Divorce Rate In American Families

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Divorce Rate in American Families

Divorce Rate in American Families


Two of the strongest and most widely held beliefs about contemporary family life are that marriage should be a lifelong commitment and that parental divorce has serious negative effects on children. Because of the conviction with which these values are held, many people are alarmed by the high divorce rate in the United States and in many other industrialized nations. Across industrialized nations, the divorce rate is by far the highest in the United States, where about half of all first marriages formed in the 1990s will end in divorce, and more than one million children experience parental divorce each year. While the divorce rate in the United States is 4.33 per 1,000 population, the comparable rates in the United Kingdom, Sweden, Canada, Germany, France, Japan, and Italy are 2.91, 2.42, 2.41, 2.14, 2.01, 1.65, and .47, respectively (Norton and Paul, 2003). Although marital dissolution is an important social issue in many countries, research on its effects on children has largely been conducted in the United States.


Factual knowledge of the American marriage and divorce situation was first investigated by Norton and Paul (2003), a pioneer demographer who served as a statistician for the U.S. War Department, an academic scholar and university administrator, and a statistical adviser to nations (Norton and Paul, 2003). Norton and Paul (2003) mention during the late 1880s, Willcox's interest in the divorce question led him to prepare a dissertation on the legal philosophy of this topic. But when he traveled to Berlin, Germany, to study empirical methods, Willcox was so taken by what he learned that he soon applied these new techniques to the U.S. marriage and divorce census data and later to other issues that emerged in this enlightened era and environment. Special topical areas that Willcox helped to develop include demography studies relating to birth, death, migration, and population composition, as well as the methodological problems affecting the gathering and analyses of census and vital statistics data. The following offers a brief discussion of this important foundation (Norton and Paul, 2003).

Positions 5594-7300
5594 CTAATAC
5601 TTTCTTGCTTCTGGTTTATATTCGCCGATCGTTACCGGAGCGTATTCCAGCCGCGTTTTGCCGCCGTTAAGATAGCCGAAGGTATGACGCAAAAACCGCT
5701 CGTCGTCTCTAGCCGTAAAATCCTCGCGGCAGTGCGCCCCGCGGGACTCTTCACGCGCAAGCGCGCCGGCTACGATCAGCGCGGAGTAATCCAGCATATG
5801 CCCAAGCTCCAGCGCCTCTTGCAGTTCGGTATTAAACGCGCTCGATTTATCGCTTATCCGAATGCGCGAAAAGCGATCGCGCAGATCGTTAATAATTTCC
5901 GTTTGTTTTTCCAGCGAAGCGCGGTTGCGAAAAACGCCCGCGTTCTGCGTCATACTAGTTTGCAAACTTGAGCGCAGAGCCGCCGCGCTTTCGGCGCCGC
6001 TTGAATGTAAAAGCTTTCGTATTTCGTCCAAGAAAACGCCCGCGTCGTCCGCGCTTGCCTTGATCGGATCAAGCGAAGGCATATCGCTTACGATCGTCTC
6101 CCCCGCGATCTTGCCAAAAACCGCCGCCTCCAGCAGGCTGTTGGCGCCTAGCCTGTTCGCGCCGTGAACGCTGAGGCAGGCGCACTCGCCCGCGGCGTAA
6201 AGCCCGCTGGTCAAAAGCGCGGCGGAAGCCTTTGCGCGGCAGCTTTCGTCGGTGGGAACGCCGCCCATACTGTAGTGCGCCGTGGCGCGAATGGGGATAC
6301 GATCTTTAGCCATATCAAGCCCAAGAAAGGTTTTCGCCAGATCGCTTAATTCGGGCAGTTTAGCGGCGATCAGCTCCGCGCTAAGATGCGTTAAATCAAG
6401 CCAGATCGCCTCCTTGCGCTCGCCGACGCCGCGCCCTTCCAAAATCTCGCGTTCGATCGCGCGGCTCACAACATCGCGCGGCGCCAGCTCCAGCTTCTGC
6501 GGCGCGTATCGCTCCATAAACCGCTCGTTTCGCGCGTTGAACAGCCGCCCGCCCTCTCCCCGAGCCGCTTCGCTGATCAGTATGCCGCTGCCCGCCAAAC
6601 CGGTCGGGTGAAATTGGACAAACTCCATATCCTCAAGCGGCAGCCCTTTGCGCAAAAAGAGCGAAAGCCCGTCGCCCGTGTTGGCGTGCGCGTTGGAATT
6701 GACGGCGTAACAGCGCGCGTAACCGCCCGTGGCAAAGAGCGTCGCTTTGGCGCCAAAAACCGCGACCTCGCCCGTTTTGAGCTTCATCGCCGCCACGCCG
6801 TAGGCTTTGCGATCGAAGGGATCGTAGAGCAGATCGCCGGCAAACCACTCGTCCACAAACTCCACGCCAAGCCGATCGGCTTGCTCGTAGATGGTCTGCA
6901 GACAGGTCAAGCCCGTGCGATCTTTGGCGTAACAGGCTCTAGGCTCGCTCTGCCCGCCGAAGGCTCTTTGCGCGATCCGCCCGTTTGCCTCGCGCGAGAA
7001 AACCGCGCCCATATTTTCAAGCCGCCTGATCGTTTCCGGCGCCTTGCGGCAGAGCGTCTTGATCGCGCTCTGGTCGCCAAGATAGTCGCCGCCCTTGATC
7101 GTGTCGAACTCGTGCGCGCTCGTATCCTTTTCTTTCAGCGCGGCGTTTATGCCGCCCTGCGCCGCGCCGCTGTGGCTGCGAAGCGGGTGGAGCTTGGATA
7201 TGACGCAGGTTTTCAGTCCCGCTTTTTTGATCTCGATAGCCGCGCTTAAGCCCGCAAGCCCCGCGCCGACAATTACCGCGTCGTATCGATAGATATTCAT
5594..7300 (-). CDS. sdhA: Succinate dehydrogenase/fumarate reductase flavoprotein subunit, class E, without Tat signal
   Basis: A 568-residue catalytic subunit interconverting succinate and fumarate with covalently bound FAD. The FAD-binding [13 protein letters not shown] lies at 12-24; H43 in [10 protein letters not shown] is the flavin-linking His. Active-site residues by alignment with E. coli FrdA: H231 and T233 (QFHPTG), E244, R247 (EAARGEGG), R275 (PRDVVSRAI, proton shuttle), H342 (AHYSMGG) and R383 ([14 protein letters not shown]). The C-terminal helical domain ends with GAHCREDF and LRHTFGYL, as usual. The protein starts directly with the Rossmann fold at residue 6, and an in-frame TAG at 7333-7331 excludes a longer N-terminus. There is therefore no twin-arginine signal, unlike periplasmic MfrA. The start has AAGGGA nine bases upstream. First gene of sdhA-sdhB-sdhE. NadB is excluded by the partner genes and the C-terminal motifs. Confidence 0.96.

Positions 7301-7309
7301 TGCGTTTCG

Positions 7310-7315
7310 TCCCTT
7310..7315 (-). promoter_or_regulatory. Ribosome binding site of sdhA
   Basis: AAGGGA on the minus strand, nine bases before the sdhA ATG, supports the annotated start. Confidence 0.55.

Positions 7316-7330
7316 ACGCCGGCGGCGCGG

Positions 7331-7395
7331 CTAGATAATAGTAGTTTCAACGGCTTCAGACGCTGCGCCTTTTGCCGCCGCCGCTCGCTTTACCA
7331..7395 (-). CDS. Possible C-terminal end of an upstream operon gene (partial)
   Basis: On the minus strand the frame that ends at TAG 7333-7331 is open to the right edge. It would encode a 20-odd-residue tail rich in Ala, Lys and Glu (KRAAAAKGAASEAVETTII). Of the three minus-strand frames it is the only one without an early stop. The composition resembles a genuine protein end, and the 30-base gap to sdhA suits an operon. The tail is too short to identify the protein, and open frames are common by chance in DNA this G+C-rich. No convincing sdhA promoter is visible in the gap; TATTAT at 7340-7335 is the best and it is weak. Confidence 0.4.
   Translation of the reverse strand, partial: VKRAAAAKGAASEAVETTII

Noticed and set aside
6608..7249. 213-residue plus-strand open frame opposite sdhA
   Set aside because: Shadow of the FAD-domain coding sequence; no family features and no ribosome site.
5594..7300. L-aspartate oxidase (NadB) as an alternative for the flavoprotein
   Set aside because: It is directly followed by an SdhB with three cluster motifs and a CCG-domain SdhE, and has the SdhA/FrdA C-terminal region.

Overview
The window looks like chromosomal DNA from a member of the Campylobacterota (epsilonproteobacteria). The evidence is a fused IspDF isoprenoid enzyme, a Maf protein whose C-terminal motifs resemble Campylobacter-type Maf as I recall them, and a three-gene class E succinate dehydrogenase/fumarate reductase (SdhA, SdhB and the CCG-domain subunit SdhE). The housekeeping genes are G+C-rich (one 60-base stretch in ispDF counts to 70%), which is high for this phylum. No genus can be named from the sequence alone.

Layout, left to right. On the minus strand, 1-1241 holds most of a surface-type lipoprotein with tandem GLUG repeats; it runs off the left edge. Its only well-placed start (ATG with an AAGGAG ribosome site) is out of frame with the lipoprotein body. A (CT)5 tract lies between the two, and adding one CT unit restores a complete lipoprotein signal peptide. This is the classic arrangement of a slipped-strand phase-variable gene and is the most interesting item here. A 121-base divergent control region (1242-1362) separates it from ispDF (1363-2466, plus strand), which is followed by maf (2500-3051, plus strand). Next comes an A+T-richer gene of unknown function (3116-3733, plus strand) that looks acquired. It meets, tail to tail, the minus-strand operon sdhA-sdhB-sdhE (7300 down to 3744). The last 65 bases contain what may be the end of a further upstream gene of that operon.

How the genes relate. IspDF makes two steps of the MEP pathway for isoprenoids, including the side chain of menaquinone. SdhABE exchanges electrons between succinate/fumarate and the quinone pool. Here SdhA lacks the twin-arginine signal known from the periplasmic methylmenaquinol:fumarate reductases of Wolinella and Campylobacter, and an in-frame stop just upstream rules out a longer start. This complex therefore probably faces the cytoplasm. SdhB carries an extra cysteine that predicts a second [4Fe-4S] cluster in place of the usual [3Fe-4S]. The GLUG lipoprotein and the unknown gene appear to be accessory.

The persistency of the myth surrounding the U.S. divorce problem may be attributed in part to the large number of marriages and divorces recorded annually. Thus, it is important to understand the method used for determining the divorce rate, which is equal to the number of divorces occurring in a population during a specific year divided by the number of marriages, number of married males, or number of married females in the population. Thus, the crude divorce rate formula is where D is the number of divorces occurring in one year, P is the population at risk to divorce, and K is a constant, 1,000. This resultant ratio when multiplied by 1,000 provides a crude rate because, as Saunders (1988:41) notes, the entire population of marriages of all ages is represented in the denominator and the number of divorces of all ages is included in the ...
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